Classifying machines presently in operation comprise rollers which are rotated outwardly, in the direction shown by the arrows in FIG. 6. One of the reasons for this outward rotation is to prevent the friction caused by an inwardly rotating roller from destabilizing an otherwise stably seated object and causing it to fall between the rollers. However, the guide member disclosed may provide sufficient stability to a workpiece to permit alternate combinations of roller rotation, in order to achieve a desired effect. For example, it may be advantageous for the roller nearest to the guide member to rotate inwardly, in order to bias the workpiece toward the surface of the guide member and further assure a stable positioning of the workpiece.
|Citing Patent||Filing date||Publication date||Applicant||Title|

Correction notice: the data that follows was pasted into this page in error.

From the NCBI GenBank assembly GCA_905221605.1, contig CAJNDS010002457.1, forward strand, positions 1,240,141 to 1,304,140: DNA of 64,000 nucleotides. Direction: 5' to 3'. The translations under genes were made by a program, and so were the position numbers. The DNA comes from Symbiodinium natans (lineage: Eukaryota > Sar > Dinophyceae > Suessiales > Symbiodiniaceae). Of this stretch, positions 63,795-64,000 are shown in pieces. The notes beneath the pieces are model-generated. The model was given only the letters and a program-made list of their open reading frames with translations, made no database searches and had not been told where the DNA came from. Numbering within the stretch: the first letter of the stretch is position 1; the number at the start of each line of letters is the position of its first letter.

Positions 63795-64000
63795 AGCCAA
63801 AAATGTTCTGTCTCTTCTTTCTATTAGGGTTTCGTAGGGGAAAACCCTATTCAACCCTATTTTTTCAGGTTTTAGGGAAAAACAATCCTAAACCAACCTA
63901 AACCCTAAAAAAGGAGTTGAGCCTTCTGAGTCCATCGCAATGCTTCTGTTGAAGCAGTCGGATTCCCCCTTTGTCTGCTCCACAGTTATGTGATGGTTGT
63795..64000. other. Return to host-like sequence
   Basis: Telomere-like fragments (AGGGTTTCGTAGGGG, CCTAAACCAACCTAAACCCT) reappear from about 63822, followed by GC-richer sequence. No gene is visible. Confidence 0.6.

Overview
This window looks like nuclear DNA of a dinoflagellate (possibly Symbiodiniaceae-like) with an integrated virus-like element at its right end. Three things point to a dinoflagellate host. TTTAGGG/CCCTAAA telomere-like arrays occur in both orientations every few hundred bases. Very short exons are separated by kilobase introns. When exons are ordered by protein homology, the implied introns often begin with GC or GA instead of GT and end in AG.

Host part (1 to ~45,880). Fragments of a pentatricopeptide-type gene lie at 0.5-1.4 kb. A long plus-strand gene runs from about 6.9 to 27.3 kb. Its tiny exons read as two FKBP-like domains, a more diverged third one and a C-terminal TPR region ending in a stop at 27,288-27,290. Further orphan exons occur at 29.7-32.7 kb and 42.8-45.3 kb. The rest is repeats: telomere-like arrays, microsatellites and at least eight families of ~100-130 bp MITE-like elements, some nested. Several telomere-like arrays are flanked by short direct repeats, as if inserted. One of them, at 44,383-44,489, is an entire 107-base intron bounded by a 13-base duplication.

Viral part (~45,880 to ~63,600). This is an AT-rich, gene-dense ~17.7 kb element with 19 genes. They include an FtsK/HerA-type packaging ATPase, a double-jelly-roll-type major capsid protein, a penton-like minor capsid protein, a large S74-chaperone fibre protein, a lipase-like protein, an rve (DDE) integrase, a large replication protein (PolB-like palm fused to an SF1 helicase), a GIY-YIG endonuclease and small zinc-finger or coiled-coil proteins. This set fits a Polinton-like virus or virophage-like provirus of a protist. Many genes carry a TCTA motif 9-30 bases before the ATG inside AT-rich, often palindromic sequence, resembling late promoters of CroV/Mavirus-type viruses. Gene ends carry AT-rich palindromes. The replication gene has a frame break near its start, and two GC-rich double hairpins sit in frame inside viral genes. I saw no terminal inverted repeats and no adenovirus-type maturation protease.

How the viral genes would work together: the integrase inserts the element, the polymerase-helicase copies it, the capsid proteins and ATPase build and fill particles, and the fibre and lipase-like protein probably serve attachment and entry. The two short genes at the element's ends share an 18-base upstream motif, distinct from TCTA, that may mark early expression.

|US4979624 *||Feb 24, 1989||Dec 25, 1990||Ellis Malcolm P||Sizing apparatus and proportional spacing mechanism|
|US5167328 *||May 31, 1991||Dec 1, 1992||Paul Vinson||Rotary micrometer|
|U.S. Classification||209/668, 209/670, 209/673|
|International Classification||B07B1/14, B07B13/07, B07B13/16|
|Cooperative Classification||B07B13/072, B07B1/145, B07B13/16|
|European Classification||B07B1/14B, B07B13/07B, B07B13/16|
|Aug 31, 1987||FPAY||Fee payment|
Year of fee payment: 4
|Aug 30, 1991||FPAY||Fee payment|
Year of fee payment: 8
|Oct 17, 1995||REMI||Maintenance fee reminder mailed|
|Mar 10, 1996||LAPS||Lapse for failure to pay maintenance fees|
|May 21, 1996||FP||Expired due to failure to pay maintenance fee|
Effective date: 19960313